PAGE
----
Monday, April 23, 2018

T is for Tulip Soldiers (WTF Hungary - Weird Things in Hungarian Folktales)

Welcome to this year's A to Z Challenge titled WTF Hungary - Weird Things in Hungarian Folktales! You can find all other participating blogs on the A to Z Challenge main blog.

You have probably already guessed that tulips have a special place in Hungarian folklore.

This one is a historical legend featuring one of our great national heroes, Rákóczi Ferenc II, the leader of the 1703-1711 revolution against Habsburg rule (which we lost). He is a very common figure in folktales and folk legends, along with his mother, the legendary Zrínyi Ilona. There are "Rákóczi trees" all over the country, ancient trees people claim he either slept under, tied his horse to, or, in the case of the one in my home village, watched a battle from under it. And this is not his only connection to flora either.

According to a cute little story, Rákóczi as a child once had a dream that his mother's tulips were in danger. He crept out of his bed and took his blankets, covering the flowerbed and protecting it from a sudden frost. As he did so, an angel appeared, and handed him a golden horn.
Some time later the boy was playing in the courtyard when he heard the sound of an alarm: The enemy was attacking their castle. They had no soldiers to defend themselves. The boy blew into the magic horn, and suddenly all the tulips in the garden transformed into soldiers, and picked up their swords to defend the family.

I have a soft spot in my heart for this story. I found it while researching Transcarpathian folklore for my latest book; Pályuk Anna, the storyteller whose tales I translated, also had many stories about flowers transforming into people. Maybe it's a Transcarpathian thing.


  1. A magical story! Sort of Arthurian, really, in that there are all those places connected with this hero. Interesting that there is already folklore around a real person after only a few hundred years!
    Tulip soldiers - I can actually see red tulips turning into red coated soldiers...

    T Is For P.L Travers and Shaun Tan

  2. I like that the tulips transformed into helpful soldiers after he saved the plants from a frost. Somehow that so much more fitting than some of the other tales that have been covered. :)

  3. Oh - I love this story. I can just picture the boy blowing his horn and the tulip/soldiers marching!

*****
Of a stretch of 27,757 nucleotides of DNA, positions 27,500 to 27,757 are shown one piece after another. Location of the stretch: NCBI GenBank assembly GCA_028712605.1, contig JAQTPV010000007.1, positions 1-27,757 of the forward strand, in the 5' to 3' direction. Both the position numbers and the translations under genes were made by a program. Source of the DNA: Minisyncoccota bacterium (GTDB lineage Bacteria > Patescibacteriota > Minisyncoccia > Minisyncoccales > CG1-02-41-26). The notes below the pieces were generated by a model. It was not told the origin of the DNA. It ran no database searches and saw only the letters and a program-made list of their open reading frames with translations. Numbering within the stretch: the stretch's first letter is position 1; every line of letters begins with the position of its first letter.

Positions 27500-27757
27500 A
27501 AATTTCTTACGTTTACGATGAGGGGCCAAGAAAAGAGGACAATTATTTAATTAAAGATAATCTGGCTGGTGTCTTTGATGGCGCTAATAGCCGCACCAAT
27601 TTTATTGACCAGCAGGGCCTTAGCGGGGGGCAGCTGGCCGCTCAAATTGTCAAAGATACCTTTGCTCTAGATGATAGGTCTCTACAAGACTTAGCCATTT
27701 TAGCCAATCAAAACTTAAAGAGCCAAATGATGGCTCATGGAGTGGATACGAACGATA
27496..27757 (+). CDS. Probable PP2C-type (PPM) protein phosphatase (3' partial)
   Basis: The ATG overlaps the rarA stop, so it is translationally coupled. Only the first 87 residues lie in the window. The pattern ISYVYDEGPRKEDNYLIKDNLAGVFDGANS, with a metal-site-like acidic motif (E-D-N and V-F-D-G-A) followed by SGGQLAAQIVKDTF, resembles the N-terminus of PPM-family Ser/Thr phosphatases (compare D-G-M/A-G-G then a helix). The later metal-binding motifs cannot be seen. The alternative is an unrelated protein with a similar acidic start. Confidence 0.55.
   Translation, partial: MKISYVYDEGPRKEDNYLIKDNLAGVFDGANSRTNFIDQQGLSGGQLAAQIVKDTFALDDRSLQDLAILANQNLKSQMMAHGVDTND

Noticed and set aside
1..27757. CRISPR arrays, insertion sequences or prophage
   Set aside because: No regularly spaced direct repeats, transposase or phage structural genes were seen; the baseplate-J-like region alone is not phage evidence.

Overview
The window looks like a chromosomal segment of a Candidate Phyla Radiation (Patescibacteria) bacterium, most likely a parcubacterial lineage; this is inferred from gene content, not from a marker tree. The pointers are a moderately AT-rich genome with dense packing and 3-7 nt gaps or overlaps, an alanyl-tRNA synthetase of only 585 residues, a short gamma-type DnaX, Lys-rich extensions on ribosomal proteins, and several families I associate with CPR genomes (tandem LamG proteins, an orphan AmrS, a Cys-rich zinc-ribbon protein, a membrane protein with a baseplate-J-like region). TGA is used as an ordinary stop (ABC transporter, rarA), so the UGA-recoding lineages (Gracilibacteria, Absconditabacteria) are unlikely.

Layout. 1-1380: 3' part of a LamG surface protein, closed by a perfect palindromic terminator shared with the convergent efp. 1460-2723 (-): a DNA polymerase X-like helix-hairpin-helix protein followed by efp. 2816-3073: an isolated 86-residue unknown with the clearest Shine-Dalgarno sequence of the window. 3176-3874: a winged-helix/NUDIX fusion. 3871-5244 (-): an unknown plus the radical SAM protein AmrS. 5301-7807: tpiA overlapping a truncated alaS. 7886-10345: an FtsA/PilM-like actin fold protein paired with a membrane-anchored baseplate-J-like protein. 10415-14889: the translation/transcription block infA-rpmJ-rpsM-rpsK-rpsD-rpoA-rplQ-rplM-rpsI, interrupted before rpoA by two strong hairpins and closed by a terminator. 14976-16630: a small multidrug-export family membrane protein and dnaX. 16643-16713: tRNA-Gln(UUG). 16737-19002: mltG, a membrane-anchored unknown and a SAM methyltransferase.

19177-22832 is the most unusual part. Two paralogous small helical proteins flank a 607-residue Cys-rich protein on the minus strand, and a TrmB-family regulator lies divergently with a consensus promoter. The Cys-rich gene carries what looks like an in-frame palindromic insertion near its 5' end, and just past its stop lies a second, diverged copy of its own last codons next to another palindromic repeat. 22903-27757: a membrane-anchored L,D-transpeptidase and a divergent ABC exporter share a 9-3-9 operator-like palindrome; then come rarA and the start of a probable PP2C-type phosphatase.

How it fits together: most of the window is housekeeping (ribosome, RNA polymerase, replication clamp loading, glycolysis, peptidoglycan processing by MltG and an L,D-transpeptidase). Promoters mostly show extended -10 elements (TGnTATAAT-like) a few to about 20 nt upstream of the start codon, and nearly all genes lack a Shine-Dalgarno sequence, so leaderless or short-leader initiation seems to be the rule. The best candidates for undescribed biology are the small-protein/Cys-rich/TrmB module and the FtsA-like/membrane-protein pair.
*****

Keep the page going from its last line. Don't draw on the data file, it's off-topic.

4. I love this! Tulips are among my favourite flowers.

  5. This is such a beautiful story. So tender. Love it. I love tulips too:)
    T is for Tales of Tailors

  6. That sounds like cute tale to teach what goes around comes around. Tulips are spectacular - love them. Totally off-topic but this story made me wonder if the fairy tale of Thumbelina has Hungarian origins?

    1. No, Thumbelina is a literary tale by Hans Christian Andersen. We do have folktales where people get pregnant from smelling / eating a flower, but those are fairly common throughout Europe :)

  7. That story took a turn I wasn't expecting. I suppose it's saying that if you look after nature, nature will look after you.

    Too Close For Comfort by McFly

  8. What a cute story of how the tulips rose to defend the young lad's home. :) Tulips are some of my favorite springs flowers. I wished the stayed bloomed longer, though.

    ~Curious as a Cathy
    A2Z iPad Art Sketch 'T' Turtle Couple

  9. Tulip people - I love it! And alas, I'm afraid you're once again responsible for leading me down an enchanted road of discovery. I clearly need to learn more stories about flowers morphing into people.

  10. Such a nice story with a happy ending. and no farts or anything.

  11. That's a lovely story! I'd always thought of tulips as special flowers to the Dutch people, and didn't realize other cultures also feature them in stories.

  12. Quite an army of a tulip army rising!

  13. What a delightful tale. It has a very ‘protect Mother Earth and She will protect you’ theme. Perfect for this years recent Earth Day!

  14. Another great tale, I can just imagine a field of tulips suddenly unfolding into soldiers to protect the family that had protected and cultivated it!
    Jamie Lyn Weigt | Writing Dragons